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Faculty Approves New Regulations

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(By Katie Schwarz)

The MIT faculty approved changes in the regulations concerning Institute and departmental requirements in a meeting on May 15, according to Professor Arthur C. Smith, chairman of the faculty.

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The changes, proposed by the Committee on Educational Policy (CEP), will eliminate options for the chemistry requirement, limit the number of subjects a department can require for the bachelor's degree, and modify the Science Distribution Requirement. Most changes will take effect beginning with the Class of 1990.

The new regulations were adopted by the necessary three-fifths majority vote after extensive discussion and some opposition, Smith said.

All new policies adopted by the faculty were proposed at least a month before the meeting, according to Smith.

The CEP's recommendations on the structure of the undergraduate program were discussed in an enclosure to the call to the April faculty meeting. A subcommittee of the CEP made the recommendations after several years of study, according to the enclosure.

Chemistry Options Removed

The faculty passed a proposal to remove General Biology (7.01) and Chemical Thermodynamics (5.60) as options for satisfying the General Institute Requirement in Chemistry with little discussion and no dissension, Smith said. The proposal will affect classes entering the Institute in and after the fall of 1985.

An enclosure with the call to the April faculty meeting stated that 7.01 and 5.60 were "unrealistic beginning courses" and that few students used them to fulfill the requirement. The purpose of removing the two subjects as options is "reducing confusion among the entering students," continued the enclosure.

Gene M. Brown, head of the Department of Biology, and Mark S. Wrighton, undergraduate curriculum chairman of the Department of Chemistry, introduced the proposal at the April meeting.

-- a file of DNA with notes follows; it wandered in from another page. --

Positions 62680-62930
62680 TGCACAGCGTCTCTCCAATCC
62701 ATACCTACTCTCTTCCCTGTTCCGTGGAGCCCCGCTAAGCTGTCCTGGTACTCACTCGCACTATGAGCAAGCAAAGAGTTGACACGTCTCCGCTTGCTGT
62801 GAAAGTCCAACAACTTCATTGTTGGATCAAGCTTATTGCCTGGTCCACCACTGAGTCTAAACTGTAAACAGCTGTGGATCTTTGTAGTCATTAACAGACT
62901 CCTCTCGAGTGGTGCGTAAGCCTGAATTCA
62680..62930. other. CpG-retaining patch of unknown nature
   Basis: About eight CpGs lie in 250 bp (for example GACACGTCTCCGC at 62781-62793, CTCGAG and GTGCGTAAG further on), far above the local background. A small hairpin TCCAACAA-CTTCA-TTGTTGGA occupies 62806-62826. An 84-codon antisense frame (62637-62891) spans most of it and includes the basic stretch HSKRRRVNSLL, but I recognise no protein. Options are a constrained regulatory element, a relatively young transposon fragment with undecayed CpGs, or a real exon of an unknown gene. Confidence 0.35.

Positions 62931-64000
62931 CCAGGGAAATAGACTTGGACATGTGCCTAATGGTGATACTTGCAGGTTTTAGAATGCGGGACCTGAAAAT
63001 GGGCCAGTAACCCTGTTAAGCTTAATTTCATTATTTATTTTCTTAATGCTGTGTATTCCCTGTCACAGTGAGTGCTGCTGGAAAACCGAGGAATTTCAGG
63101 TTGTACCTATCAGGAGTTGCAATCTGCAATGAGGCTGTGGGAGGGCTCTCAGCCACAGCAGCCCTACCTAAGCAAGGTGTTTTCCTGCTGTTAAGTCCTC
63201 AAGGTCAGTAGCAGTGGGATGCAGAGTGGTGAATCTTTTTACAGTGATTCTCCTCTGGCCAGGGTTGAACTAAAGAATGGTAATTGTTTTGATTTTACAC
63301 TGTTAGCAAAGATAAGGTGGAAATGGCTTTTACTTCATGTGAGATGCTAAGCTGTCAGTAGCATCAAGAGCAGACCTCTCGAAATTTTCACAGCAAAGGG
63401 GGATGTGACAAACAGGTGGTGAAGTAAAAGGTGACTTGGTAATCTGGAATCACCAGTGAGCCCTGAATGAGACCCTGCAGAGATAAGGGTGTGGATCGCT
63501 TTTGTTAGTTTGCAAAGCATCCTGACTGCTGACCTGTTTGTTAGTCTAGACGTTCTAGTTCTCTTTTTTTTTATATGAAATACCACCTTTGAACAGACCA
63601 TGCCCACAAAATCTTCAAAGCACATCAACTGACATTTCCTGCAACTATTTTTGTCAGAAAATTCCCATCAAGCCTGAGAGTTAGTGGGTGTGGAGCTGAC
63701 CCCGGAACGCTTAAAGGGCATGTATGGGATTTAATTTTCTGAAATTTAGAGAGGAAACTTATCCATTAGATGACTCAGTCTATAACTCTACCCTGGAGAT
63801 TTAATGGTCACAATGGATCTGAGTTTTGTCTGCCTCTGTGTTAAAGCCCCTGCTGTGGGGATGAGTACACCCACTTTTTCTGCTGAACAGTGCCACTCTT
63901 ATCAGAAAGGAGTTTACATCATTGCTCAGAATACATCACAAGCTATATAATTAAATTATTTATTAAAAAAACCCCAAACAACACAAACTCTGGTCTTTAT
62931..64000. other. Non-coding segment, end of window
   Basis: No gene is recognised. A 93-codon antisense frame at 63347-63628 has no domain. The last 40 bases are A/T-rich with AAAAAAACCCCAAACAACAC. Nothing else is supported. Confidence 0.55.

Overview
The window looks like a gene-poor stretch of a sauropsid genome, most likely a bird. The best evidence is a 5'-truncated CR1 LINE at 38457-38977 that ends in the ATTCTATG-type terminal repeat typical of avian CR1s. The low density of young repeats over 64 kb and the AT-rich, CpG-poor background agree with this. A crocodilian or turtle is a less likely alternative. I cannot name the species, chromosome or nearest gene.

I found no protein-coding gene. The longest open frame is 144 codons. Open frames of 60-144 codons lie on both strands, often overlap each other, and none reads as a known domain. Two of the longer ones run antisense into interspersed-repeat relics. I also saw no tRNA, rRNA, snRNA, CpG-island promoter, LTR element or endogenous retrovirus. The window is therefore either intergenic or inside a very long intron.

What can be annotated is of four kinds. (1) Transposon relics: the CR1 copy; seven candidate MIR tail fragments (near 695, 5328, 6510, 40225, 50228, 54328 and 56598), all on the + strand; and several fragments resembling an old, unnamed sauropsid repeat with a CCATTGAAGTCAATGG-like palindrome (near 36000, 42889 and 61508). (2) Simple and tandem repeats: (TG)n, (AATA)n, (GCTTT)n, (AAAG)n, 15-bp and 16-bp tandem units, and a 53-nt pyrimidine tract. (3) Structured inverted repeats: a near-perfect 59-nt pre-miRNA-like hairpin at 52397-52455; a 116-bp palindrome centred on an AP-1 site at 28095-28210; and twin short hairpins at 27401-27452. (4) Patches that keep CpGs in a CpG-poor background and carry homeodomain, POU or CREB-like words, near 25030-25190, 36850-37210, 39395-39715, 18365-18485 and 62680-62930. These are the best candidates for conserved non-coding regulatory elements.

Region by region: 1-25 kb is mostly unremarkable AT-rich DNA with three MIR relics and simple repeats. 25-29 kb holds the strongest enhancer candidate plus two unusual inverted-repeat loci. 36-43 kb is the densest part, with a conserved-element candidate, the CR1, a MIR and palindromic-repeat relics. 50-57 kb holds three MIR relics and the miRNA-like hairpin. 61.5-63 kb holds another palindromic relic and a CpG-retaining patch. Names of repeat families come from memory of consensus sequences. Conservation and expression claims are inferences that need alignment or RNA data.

Introduction to Solid-State Chemistry (3.091) and Principles of Chemical Science (5.11) are the remaining classes which satisfy the chemistry requirement.

Number of Required

Subjects Limited

An enclosure calling for an April faculty meeting stated the need for changes in undergraduate program structure. Concerns about the "pace and style at MIT" prompted recommendations to limit departmental requirement, according to the call to an April faculty meeting. They are not intended to "change the character of an MIT education," but to "more clearly [reflect] our goals," the enclosure continued. The changes affect the structure, not the content, of the undergraduate program.

The new regulations specify that departmental programs should be measured in terms of subjects rather than units.

"Departmental requirements shall permit the student to schedule his or her program each year within a normal load of the equivalent of eight or eight and one-half subjects ... All approved Course curricula for the degree of Bachelor of Science shall make it possible for students to complete all degree requirements in the equivalent of 32 to 34 subjects," the regulations state.

The CEP believes that the number of credit units does not sufficiently characterize the difficulty of a student's load, according to another CEP enclosure accompanying the call to an April faculty meeting. "In terms of work for students, the number of subjects is a more reliable indicator of effort," the enclosure stated. None of the proposals were voted on at the April meeting.

An amendment approved at the May meeting excluded an earlier CEP recommendation that most undergraduate subjects be 12 units. "It is very important that all departments make certain that 9-unit subjects really are no more than 9 units of work," the amendment states.

The CEP recommendations are a reaction to "a preponderance of 9-unit subjects" in some departments, according to the enclosure discussing the original proposal.